From the House’s more recent history is Deborah Mitford, who married Andrew Cavendish, the 11th Duke. The youngest daughter of Lord Redesdale, Deborah was one of the famous Mitford sisters known for their outlandish behavior and political radicalism. Nancy and Jessica became famous writers while Unity and Diana scandalized British society when they befriended Adolf Hitler.
“Deborah had a quintessentially British approach to fashion,” says Bowles. “Her wardrobe was just a remarkable mix of what she bought at agricultural fairs and her wonderful midcentury Christian Dior haute couture ball gowns.” Supermodel Stella Tennant, the granddaughter of Deborah, remembers her fondly as “definitely an original who did things just the way she wanted. She definitely had her own style.”
Among all the high fashion and fine jewelry and accessories, for example, is a witty rubber chicken bag and shoes printed with the face of her idol, Elvis Presley. Her husband, the Duke, was no less eccentric with his specially made jumpers that had witty sayings like “Never Marry a Mitford,” “Bollocks!” and “Stop Talking About Yourself.”
Deborah is credited for transforming Chatsworth into one of the most successful and profitable stately homes, even writing many books about the property. She became an expert chicken farmer, a vocation that was immortalized in a Vogue Italia feature shot by Steven Meisel who recalls her suggesting, “ I have this really beautiful dress by Jean Patou. I think it would be nice to wear it feeding my chickens.” Many of her clothes are by Hubert de Givenchy, with whom she had a lifelong friendship. The designer, who was consulted for the exhibit, gave this advice: “Don’t just make it about couture and grand things. Personal things are as important as great craftsmanship.”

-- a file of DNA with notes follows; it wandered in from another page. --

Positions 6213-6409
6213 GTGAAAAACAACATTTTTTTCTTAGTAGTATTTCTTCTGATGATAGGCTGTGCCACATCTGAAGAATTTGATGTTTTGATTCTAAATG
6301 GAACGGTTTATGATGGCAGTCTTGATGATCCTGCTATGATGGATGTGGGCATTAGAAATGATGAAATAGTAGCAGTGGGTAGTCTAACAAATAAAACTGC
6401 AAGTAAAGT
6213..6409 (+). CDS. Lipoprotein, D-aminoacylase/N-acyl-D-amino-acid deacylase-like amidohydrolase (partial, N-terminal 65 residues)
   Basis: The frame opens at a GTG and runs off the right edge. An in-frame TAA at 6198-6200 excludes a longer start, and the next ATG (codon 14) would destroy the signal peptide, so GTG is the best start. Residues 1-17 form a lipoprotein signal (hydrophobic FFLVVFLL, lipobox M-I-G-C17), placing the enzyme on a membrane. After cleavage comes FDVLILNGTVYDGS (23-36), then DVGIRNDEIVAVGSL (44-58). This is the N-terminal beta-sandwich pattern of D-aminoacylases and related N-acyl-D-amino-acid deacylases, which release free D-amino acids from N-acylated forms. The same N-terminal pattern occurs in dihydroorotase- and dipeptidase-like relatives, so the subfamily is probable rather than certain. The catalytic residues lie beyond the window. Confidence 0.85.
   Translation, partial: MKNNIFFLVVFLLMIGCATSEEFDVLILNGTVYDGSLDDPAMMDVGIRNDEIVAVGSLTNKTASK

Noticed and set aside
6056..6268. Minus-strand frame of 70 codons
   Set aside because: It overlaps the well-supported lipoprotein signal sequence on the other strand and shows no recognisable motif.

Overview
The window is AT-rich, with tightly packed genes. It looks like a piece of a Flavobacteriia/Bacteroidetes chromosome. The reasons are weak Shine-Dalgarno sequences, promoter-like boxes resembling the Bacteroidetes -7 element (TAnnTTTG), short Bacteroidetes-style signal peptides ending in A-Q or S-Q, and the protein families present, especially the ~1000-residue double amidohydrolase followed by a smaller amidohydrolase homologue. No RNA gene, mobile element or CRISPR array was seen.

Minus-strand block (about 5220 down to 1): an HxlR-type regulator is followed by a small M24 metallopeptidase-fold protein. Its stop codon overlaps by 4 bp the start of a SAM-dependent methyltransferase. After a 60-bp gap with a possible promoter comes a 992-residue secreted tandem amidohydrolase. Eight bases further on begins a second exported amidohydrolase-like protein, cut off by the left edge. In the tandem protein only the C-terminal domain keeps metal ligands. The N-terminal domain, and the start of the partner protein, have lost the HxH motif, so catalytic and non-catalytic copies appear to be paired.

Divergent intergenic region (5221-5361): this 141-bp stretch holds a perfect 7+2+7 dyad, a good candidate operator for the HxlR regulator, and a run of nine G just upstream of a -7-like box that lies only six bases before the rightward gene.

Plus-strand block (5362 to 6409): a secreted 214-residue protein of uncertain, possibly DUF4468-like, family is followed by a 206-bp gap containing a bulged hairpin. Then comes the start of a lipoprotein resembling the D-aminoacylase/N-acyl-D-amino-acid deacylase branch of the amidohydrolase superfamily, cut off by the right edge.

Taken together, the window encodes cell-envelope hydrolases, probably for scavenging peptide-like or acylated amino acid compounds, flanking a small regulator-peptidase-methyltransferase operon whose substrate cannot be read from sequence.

And nowhere does it get as personal as in the chapel where “The Circle of Life” theme pays tribute to the family christenings, weddings and funerals in a haunting tableaux of brides with a sculpture of babies presented on a pedestal. By the altar is Damien Hirst’s “Exquisite Pain,” a sinuous gold sculpture of St. Bartholomew, positioned below Antonio Verrio’s 17th-century ceiling painting, “The Incredulity of Saint Thomas.”
But perhaps the most spectacular setting would have to be the Grand Dining Room where the opulence of red silk-lined walls and coffered ceilings gleaming with gold leaf and dripping with crystal chandeliers is matched by dinner guests wearing the most astounding couture gowns by the who’s who of fashion, from Chanel to Balmain and Dior. The scene could very well be one of those events where the wealthiest and most powerful came to decide the fate of the nation. It could also have been just another quiet evening at the home of the previous Duke and Duchess. “My parents used to always wear black tie in the evening because it makes the occasion more special,” reminisces the present Duke, who relaxed the dress code for the present generation. “This is essentially a palace in the country so you really have to dress up to it and for it,” says Bowles. “It very much encourages you to dress up to exacting standards,” added the Duke.
But those expecting Chatsworth to be stuffy and fusty will discover that it is far from it. “The Duke is absolutely fascinated by the present and the future,” says Kinmonth. “The wonders of today are as welcome as the splendors of the past in the house.” He even dismisses talks of ghosts: “Ghosts need a bit of damp, the odd leaky roof. But Chatsworth is so un-dusty. It is beautifully looked after. It’s the most pulled-together establishment on the planet.”